I can't guarantee it, but it's possible there might be two posts today. But that's all I'm going to say about that.
Grampie and Thyrza came over yesterday afternoon to sit on our new deck, take in the view, and just generally enjoy the day with us. Grampie had it in his head that he was going to become best friends with our dogs, though he's rarely paid much attention to them in the past, and they've liked it that way. Those walkers of the elders tend to take up space that our dogs think belong to them, and that's just not right in their eyes. Jamaica, especially, doesn't like those wheely-things coming down the hall toward her, even though it's being pushed by an elder at a pace that would make a snail look like a torpedo. Maica goes running for the safety of her kennel if she happens to get caught in the hallway just as one of the walkers is in the same space, because God Himself only knows what might happen to her if it got too close.
So it isn't surprising that our dogs weren't exactly responsive when Grampie suddenly got the urge to become their best friend. For one thing, he kept calling Maica, Jemima. Jemima was our yellow lab who died nine months before we brought our Maica puppy home. So Maica didn't pay one bit of attention to that old man calling some random name, even in her general direction. And he had to ask several times--yesterday--what 'that big dog' was called, though Jackson is almost 11, and Grampie's known him his whole life. Jackson only comes when he feels like it on the best of days. He's sweet-natured enough, is a 'wouldn't do nobody wrong' dog, but he only obeys if he was already planning to do the thing anyway. We've always called him our dumb jock, though perhaps now he's more like our dumb old man.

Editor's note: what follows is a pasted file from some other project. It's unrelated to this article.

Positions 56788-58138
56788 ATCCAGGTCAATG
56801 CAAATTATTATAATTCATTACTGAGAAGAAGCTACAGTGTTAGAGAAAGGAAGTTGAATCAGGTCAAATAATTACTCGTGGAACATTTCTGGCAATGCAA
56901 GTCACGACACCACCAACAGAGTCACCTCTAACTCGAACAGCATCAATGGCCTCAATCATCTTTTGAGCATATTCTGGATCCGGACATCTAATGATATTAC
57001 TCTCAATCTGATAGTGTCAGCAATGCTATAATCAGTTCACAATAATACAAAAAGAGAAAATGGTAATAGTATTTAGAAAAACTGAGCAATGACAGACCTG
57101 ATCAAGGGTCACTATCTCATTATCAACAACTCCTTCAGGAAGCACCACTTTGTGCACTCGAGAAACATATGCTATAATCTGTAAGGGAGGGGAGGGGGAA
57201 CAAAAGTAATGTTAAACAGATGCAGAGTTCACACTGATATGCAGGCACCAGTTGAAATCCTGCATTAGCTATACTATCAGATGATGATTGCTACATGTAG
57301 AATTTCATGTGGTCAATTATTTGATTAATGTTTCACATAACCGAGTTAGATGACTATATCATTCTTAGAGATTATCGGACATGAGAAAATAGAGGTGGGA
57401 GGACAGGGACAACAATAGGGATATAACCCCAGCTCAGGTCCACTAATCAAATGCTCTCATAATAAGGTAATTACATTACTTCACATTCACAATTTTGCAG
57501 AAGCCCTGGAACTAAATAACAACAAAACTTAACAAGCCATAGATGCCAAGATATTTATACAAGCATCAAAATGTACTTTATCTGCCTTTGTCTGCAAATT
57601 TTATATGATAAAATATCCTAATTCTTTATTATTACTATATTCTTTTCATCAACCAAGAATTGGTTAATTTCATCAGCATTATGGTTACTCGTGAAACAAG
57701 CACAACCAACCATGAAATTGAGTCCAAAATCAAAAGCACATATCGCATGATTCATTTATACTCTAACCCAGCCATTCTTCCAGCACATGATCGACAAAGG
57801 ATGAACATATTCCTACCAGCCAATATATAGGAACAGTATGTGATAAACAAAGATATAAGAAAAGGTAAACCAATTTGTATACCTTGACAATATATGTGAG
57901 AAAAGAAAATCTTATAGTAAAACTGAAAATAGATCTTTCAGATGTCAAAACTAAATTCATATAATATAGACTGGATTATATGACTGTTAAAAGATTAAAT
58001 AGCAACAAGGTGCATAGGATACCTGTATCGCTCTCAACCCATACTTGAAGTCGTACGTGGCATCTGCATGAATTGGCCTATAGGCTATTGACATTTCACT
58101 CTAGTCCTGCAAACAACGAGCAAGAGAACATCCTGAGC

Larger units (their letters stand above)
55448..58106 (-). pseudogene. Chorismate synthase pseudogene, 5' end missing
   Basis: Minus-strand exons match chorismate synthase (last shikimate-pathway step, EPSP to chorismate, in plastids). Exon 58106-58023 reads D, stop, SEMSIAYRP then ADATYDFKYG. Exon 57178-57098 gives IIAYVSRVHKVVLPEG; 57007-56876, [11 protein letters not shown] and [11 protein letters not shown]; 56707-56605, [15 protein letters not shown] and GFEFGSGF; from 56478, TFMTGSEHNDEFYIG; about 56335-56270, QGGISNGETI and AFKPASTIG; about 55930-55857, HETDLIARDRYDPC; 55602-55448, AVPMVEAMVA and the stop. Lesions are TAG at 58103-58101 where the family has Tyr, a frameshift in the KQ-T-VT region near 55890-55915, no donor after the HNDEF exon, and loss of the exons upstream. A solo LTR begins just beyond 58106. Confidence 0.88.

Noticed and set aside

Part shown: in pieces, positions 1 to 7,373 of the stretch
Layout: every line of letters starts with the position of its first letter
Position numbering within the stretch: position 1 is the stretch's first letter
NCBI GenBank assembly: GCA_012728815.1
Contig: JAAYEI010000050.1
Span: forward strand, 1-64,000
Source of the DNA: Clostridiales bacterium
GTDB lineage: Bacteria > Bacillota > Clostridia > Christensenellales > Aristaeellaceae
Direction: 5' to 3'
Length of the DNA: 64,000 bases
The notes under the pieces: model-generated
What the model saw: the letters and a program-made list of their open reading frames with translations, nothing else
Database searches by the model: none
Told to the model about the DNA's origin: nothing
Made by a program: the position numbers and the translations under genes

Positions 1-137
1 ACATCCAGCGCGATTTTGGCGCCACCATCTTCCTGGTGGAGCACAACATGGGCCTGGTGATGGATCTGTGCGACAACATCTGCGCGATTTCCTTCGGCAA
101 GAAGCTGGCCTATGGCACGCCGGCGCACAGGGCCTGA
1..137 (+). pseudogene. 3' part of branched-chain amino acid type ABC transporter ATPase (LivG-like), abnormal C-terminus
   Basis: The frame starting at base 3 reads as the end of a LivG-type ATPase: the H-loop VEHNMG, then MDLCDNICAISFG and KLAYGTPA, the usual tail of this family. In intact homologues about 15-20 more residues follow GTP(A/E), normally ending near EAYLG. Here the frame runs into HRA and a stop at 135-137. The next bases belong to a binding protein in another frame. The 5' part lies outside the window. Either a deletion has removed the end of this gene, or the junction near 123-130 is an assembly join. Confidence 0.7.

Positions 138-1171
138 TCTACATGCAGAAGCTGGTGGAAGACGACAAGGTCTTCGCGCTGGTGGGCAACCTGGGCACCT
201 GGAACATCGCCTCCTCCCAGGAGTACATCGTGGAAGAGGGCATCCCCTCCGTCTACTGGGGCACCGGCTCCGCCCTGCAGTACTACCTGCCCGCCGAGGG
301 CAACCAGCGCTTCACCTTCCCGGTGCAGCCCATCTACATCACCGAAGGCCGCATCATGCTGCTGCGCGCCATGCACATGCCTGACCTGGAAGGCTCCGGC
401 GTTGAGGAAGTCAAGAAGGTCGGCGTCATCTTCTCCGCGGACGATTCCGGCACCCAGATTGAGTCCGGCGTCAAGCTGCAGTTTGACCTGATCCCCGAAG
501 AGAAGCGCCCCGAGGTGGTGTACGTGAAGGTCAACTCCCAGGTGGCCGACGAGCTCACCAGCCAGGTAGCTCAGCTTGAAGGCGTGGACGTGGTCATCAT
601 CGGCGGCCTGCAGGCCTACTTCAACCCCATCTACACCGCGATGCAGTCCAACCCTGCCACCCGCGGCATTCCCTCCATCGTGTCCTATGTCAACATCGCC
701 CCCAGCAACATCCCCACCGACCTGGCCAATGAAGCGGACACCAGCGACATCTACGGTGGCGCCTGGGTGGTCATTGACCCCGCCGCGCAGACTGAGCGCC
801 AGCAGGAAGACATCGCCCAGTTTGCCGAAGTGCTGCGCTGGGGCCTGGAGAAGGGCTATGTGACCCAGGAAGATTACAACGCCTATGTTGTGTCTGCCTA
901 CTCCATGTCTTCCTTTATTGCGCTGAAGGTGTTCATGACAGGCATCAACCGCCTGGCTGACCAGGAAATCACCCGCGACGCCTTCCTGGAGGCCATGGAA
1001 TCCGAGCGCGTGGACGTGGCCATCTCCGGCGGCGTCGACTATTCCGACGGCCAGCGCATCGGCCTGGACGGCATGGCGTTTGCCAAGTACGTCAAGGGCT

But Grampie was relentless, wanted to get a picture (which is his favorite--only--hobby) with the dogs, so I finally got a few pieces of old bread, handed them to him and called the dogs over so they could see the bread. They were instantly at rapt attention. Grampie was beside himself with glee, making them sit, tossing bread in the air for them, hiding the bread in his jacket so they wouldn't know where it was. I took a few pictures, which completed the thrill.
Then we had dinner, which he claimed was "the best meal [he'd] had in a long time." And when I say he claimed this, I mean he told us more times than I can count. The girls, who were working hard not to giggle by the end, finally said that if they'd had to take a drink of alcohol every time he said one of his "Grampie-isms" they'd have been drunk before we finished the meal. Even Thyrza was chuckling at how often he complimented us on our simple meal of hamburgers, brats, fries and salad. Wow, if we could please others so easily.
And that's my point. Sure, Grampie's glee in such simple things comes because he's losing it mentally. And yes, he tends to sound like a skipping record (though we'd have to toss any old LP that skipped so badly), so much so that at times we get tired of having to answer the same exact sentence five times in a row. But his sentiments are so sweet. His heart is so full of joy. It does me good to be around him, to watch the unadulterated glee he finds in getting our dogs to respond to him. His smile is so wide you can't help smiling back at him. And really, it makes all the difficulties managable, that joy of his.
I think of how I walk through my day, of how often I lose my temper, even in the smallest ways. Most of the time there's no reason for it. At least, far less reason than that I'm losing my whole entire mind like Grampie is. And I spend so much time worrying about how others (Beve, for example) can please me, rather than thinking about how I can please them/him. In even the smallest and simplest ways.
"Do nothing out of selfish ambition or vain conceit. Rather, in humility, value others above yourseves, not looking to your own interests, but each of you to the interests of the others. In your relationships with one another, have the same attitude of mind Christ Jesus had." Philippians 2 : 3-5